Season six of “Bojack Horseman” manages to have some of the most hopeful moments in the show’s history, while simultaneously being as raw and bleak as the show has ever been — and it’s amazing.
The final season starts pretty much exactly where season five ended: Bojack, voiced by Will Arnett, is checking into therapy, and predictably having a tough time opening up. He treats it like something he’s mandated to do by court order: he doesn’t interact, share or open up to anyone there. By the end of the episode, Bojack is actually making more of an effort to be a better person than the viewer has ever seen before. It’s a refreshing change from the version of Bojack we see the most — the jaded jerk who so fiercely refuses growth that he’s willing to self-destruct to avoid it.
The first half of the season — the second half will not be released until Jan. 31, 2020 — is about guilt, the characters taking responsibility for their actions and the long-term effects of ignoring those responsibilities.
Before starting the season, I was worried about how the series was going to wrap up the main cast’s character arcs. For some characters, like Bojack and Diane, voiced by Allison Brie, it felt impossible for them to get out of their own ways and find happiness. It felt as if the idea of them being happy in the end would be cheap and unearned.
Being happy can be hard work. For Bojack and Diane, there have been five seasons of raw discomfort and fleeting moments of joy — and not a single healthy relationship (with either themselves or others).
This series is also deeply uncomfortable because it’s often so emotionally raw. This season shows that change is hard, it’s something you’re going to have to work constantly to maintain and improve upon, and sometimes the change someone thinks they want is packed with unforeseen complications.
To wrap all that up neatly in a bow would be cheap, and a cheapening of the work the writers, directors and actors already put into those characters. Thankfully, that’s not what we get. The entire season is Bojack learning how to live better and how to work to be happy. At some points, it even seems like he might find some real happiness.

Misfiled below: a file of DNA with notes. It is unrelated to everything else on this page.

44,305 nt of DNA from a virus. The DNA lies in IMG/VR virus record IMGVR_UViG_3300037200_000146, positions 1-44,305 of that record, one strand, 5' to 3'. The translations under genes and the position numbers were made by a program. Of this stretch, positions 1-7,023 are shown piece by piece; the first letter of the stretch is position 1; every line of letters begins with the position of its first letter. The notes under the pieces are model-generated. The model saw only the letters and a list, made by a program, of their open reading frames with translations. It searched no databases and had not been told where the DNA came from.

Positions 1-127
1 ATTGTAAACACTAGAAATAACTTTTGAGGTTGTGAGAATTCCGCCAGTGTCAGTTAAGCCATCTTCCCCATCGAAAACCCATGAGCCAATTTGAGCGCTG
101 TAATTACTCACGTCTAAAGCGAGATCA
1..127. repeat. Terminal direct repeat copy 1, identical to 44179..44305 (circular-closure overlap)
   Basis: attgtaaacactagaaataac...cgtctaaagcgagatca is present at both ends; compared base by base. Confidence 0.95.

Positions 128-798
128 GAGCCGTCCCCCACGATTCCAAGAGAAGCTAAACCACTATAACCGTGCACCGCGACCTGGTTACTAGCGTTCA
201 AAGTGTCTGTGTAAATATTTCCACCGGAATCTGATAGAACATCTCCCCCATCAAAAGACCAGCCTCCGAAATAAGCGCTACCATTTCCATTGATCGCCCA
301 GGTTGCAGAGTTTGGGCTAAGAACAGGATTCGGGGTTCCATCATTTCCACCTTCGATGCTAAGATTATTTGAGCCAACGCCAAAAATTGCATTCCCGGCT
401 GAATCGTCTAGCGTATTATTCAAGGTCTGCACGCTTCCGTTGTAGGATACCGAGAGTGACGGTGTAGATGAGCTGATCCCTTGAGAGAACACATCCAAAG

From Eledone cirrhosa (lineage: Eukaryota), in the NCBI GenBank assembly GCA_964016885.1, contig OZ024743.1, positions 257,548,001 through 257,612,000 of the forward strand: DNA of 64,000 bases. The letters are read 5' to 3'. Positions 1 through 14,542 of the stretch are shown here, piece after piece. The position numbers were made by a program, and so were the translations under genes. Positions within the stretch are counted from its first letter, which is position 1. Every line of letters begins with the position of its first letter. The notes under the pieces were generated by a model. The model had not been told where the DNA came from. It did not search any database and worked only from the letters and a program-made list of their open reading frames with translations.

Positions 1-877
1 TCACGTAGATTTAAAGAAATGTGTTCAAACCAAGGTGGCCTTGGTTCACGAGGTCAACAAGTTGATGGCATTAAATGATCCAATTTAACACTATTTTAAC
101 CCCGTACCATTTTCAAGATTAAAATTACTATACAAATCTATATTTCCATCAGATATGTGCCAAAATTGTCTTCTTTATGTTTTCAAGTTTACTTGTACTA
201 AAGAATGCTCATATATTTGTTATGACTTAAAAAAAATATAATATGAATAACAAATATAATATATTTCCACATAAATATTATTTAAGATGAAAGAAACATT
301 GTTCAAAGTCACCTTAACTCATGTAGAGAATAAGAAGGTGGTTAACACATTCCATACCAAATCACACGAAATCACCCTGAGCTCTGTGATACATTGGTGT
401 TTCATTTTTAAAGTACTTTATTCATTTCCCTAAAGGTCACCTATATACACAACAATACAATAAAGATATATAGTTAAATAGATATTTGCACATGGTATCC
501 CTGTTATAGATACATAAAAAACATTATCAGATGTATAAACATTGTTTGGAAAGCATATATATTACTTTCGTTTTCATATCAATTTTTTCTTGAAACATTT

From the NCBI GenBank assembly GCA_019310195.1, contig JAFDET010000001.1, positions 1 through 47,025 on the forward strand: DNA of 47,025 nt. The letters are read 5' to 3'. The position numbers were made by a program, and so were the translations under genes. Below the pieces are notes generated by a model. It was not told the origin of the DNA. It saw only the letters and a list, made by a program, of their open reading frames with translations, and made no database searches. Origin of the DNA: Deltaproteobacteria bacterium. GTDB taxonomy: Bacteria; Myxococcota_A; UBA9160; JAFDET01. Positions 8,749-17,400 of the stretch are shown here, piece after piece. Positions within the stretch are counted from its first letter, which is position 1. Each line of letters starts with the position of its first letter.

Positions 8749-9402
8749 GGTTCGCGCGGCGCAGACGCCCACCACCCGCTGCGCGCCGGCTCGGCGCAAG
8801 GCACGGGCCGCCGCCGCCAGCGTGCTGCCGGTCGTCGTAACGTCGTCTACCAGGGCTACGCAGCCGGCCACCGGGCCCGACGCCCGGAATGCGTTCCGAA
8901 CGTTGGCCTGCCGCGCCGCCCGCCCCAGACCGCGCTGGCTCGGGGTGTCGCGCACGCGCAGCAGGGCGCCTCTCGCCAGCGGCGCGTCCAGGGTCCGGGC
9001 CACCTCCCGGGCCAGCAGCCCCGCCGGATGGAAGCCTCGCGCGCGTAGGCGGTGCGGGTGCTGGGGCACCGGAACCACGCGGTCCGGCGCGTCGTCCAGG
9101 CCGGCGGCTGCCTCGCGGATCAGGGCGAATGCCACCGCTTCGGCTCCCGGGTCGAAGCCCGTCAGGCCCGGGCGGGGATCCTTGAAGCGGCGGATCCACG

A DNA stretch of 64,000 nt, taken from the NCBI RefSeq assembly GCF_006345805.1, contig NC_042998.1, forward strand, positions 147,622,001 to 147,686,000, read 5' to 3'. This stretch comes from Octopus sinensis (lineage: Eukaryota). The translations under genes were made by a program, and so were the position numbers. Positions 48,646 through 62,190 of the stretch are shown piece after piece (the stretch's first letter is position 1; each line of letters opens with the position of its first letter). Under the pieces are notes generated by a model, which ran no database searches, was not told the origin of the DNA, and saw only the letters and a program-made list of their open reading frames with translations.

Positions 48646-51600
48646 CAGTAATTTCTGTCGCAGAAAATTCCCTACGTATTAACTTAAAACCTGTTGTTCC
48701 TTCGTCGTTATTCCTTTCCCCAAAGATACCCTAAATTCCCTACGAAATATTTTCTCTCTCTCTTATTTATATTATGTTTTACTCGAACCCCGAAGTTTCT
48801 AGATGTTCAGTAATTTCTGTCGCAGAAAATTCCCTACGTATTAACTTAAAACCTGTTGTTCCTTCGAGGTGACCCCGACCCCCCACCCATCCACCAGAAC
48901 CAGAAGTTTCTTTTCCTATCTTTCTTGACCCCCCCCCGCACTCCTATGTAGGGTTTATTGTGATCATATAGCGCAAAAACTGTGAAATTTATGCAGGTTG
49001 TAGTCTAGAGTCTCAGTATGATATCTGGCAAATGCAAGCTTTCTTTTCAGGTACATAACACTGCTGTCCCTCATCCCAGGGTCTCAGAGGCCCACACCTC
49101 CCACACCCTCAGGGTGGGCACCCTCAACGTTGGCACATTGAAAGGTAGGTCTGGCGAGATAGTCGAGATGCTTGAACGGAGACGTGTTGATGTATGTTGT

“I wasted so many years being miserable because I assumed that was the only way to be. But I don’t want to be that way anymore,” Bojack said in the trailer for season six.
That line is a huge part of the crux of this season. The other half is that the mistakes you make and the people you have hurt do not just magically disappear because you might have gotten better. Sure, some people will forgive you for wronging them, but others might still see your actions as unforgivable, even if you’re better now and truly sorry.
Bojack’s growth in this season actually made Diane’s story beats more frustrating to watch for me. In a lot of ways, Bojack and Diane have been the same character throughout the series — both of them have been intensely terrible, broken people, and the biggest difference was that Bojack forced his problems onto others while Diane self-destructed and sabotaged herself instead. This season is about Bojack getting help and growing, but it took most of the season for Diane to even to begin working on herself.
Despite all of the raw human emotion this season puts out, the show’s typical over-the-top ridiculousness is still there, mostly thanks to Todd and Mr. Peanutbutter’s goofy lines.
“I’ve grown too dependent on you! I can’t perform basic Todd functions anymore,” Todd yells to his staff of 12 assistants. “I’m like a toddler, but a Todd version. A Toddler!”
The rest of the main cast like Princess Carolyn, Todd and Mr. Peanutbutter — voiced by Amy Sedaris, Aaron Paul and Paul F. Tompkins, respectively — all have smaller roles in this season. While all of their arcs were entertaining, most of their on-screen growth felt like beats from previous seasons that weren’t resolved — outside of Princess Carolyn.
Hopefully, the show wraps up all of its storylines (especially Bojack and Diane’s) in a satisfactory package come Jan. 31. Even without that, the plot beats in season six of “Bojack Horseman” are as strong as they’ve ever been. At the end of episode 7, I even felt hope for nearly every character, which is a rare feat inside the world of “Bojack Horseman.”
Everything viewers have come to expect from “Bojack Horseman” is present in the first part of season six — even a dramatic cliffhanger that threatens all the progress the characters have made so far this season. It may not be a completely finished product, but these eight episodes are some of the strongest in the series’ run.